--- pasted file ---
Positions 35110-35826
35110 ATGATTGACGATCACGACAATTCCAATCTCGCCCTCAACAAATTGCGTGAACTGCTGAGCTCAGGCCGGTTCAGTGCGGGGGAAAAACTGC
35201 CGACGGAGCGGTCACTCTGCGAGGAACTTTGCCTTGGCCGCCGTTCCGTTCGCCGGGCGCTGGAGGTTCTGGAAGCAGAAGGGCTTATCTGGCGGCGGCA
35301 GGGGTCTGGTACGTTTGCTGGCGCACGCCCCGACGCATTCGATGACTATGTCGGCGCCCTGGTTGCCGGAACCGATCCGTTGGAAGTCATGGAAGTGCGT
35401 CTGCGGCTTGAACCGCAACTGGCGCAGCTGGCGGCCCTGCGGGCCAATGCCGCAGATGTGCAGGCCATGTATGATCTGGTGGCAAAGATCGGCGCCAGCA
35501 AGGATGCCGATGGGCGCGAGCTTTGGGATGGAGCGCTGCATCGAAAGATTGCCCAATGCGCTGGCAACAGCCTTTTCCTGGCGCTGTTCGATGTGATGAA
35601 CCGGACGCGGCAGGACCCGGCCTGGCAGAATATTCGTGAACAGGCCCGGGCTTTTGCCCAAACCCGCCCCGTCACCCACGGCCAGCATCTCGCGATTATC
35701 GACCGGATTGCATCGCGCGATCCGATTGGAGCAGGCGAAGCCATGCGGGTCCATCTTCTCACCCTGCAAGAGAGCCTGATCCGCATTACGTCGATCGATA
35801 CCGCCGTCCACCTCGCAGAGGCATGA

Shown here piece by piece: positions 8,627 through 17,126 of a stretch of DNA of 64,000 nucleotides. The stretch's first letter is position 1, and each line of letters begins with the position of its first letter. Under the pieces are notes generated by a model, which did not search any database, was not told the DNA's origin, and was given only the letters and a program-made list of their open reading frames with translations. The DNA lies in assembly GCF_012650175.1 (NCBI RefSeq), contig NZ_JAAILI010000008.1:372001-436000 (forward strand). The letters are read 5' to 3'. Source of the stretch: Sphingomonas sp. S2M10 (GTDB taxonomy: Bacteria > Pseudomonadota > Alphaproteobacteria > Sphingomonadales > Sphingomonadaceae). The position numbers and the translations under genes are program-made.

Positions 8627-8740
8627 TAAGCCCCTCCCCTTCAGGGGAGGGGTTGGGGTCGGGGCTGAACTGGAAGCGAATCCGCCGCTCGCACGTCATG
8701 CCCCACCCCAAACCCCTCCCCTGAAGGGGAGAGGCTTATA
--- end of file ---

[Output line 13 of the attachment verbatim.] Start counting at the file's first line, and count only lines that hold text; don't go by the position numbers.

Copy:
8701 CCCCACCCCAAACCCCTCCCCTGAAGGGGAGAGGCTTATA